Good merch balances eye-catching and low-profile, and Los Angeles-based electronic label Body High seems to have figured out the perfect formula. Label boss Samo Sound Boy and designer Max Martin, childhood friends since they were twelve, have tapped into that magical category of promo gear you can actually wear day-to-day. In tandem with WeDidIt, their Kings99 e-storefront consistently hosts some of the most interesting, well-made tees, sweatshirts, and jerseys we've seen. As Body High expands, moving from EPs and singles to full length albums and global tours, their approach to clothing has grown too. A minimalist line of travelwear called Body High Priority will launch in the next couple months and their first hat, an embroidered six-panel, nearly shut down Kings99 when it went up a couple weeks ago. Below, Max and Samo talk about their approach to design, and how to produce legit merch on a shoestring budget.
1. Before You Outsource, Try Local
Max Martin: From the beginning the whole ethos was to use the computer only as a last step. We're always trying to find ways to work physically, using shops in Los Angeles. That's actually how the Body High logo came about. There was a letterpress store called Colby's on the outskirts of downtown LA that a lot of artists used. It was run by one guy who set everything by hand—no font books or anything—you'd just give him the text and he would do his thing. So our logo was just scanned from the poster he printed. All the symbols and record covers we use are scanned from physical images.
Samo Sound Boy: Getting our stuff made in LA definitely connects us with the city and takes us to some funny places. When we made these "RIP Tribute" jerseys a few years back we got them made at a high school uniform shop out in the Valley. Max and I would be out there in line with these high school coaches asking us if Body High was a charter school.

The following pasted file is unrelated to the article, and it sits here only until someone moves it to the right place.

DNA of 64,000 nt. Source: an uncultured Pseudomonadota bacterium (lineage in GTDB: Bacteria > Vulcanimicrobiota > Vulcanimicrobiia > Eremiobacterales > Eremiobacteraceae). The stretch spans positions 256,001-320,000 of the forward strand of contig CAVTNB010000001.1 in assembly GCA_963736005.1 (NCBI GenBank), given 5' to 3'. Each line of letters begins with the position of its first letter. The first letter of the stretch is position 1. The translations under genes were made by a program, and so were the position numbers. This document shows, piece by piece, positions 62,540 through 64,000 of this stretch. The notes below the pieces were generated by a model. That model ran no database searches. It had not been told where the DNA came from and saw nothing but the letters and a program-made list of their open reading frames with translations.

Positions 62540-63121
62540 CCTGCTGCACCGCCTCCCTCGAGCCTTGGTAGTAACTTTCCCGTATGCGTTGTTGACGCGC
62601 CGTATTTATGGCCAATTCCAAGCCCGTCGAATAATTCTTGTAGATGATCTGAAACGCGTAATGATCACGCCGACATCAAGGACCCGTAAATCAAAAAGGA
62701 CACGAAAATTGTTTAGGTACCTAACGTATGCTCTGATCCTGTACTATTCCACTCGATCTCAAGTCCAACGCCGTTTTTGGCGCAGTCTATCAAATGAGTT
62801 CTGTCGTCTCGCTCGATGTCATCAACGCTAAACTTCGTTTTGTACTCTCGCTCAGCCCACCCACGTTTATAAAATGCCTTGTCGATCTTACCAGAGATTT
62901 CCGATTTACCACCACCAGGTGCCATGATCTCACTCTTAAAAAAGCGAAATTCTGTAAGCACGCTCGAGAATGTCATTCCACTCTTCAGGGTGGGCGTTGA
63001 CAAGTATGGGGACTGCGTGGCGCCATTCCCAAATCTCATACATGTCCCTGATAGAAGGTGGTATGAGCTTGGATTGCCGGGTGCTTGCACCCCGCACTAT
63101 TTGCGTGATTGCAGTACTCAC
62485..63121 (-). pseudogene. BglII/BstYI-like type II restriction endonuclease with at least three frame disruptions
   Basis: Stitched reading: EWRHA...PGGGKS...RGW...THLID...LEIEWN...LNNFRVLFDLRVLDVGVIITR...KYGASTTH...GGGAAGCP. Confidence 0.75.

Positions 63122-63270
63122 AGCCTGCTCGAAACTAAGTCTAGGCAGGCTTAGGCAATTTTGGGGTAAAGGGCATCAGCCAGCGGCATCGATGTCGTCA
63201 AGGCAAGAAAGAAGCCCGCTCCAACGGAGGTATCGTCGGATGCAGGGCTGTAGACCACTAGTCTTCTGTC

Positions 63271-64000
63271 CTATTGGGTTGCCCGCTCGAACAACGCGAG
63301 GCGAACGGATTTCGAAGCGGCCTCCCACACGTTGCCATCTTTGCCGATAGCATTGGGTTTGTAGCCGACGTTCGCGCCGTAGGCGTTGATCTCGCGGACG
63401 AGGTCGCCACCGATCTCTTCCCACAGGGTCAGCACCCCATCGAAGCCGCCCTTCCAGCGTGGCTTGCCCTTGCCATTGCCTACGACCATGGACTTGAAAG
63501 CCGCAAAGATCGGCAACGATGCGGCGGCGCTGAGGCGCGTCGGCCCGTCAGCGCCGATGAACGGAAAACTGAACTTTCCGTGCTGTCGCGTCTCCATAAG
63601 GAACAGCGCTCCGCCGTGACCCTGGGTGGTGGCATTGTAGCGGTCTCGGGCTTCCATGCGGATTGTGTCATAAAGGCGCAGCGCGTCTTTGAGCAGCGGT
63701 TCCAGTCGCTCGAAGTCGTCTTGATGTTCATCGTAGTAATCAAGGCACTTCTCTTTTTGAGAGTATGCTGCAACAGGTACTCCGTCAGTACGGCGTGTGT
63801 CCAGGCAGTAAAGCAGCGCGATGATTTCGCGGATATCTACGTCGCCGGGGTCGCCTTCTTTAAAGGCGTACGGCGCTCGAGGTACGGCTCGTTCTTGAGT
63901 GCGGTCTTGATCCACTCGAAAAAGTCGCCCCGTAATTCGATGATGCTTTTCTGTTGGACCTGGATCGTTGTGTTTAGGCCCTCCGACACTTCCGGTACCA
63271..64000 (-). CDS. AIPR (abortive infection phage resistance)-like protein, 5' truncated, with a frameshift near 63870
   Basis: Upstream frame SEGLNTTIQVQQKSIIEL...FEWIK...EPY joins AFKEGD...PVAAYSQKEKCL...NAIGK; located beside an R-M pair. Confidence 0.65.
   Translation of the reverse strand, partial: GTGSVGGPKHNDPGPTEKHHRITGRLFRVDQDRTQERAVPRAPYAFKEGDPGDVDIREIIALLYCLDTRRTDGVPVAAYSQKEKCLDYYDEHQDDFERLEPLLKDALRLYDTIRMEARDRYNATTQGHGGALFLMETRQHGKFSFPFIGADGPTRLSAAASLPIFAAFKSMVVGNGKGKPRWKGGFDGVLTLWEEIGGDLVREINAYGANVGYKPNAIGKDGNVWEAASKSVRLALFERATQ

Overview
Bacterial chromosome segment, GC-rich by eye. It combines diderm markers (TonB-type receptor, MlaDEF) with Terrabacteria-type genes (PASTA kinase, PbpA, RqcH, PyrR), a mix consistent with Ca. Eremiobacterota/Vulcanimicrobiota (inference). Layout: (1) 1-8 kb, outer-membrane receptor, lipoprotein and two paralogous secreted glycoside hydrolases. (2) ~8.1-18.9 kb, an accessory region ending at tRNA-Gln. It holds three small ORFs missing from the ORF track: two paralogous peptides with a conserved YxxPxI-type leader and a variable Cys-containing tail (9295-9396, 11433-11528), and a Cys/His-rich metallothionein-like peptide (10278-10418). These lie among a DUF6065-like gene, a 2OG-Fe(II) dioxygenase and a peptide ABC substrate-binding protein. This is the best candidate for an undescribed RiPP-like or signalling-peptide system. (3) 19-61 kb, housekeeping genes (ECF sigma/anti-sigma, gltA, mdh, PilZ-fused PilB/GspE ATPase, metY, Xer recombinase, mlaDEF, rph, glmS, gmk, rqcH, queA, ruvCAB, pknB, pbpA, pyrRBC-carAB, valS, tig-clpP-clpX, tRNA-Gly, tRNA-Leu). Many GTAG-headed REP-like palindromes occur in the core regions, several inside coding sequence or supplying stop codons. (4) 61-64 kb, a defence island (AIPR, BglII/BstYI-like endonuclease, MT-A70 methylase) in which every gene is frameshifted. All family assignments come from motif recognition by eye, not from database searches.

2. Be Patient And Don't Settle
Max Martin: It's definitely a pain in the butt to do merch. We have done some simpler things in the past, but we're both interested in finding ways to tweak our merch to stand out a bit, to keep it interesting. It's been a huge learning experience, and getting things made right is such a slow, slow process. For a lot of artists merch is an afterthought, a way for them to make a bit of extra cash, [but] for us it plays a much more serious role, and we're trying to do these things without any money. We're both perfectionists and probably drive each other a bit crazy. But what you learn from producing clothes on a budget is it's all about finding quality items that aren't high end, and realizing that takes a long, long time. The first go is not going to be right [so] get lots of samples and be really patient. For this, it was hard to find the right blank and getting a custom hat was way out of our budget. So we ended up sourcing fifty hats from all over the place, and finally found one we liked and could afford.
Samo Sound Boy: Finding good people to work with is really key when you're working on a budget. It makes you build things really internally just with close friends who wanted to be a part of it. I'm so grateful for that because after almost four years we have an operation that's totally undiluted.
3. Make It Your Own
Max Martin: We always knew we didn't want to do a basic snapback.
Samo Sound Boy: My rule for hats is go with what your favorite movie director would wear on set.
Max Martin: After we found our base we focused on the details. We both decided we didn't want it to say Body High on it except on the little tag at the back. That was actually based off this vintage M&M's hat Sam has. Each artist on the label has an individual iconography, so that's what the embroidery on the hat represents. The embroidery was a process too, we had to take it to a bunch of different places and a lot said they wouldn't do it because the panels wouldn't match up, finally we found someone. This was definitely the most challenging piece of merch for us in terms of production, but it's also the piece we're proudest of. It's a good representation of what we're trying to do: put flips on traditional gear. It represents the Body High aesthetic fully.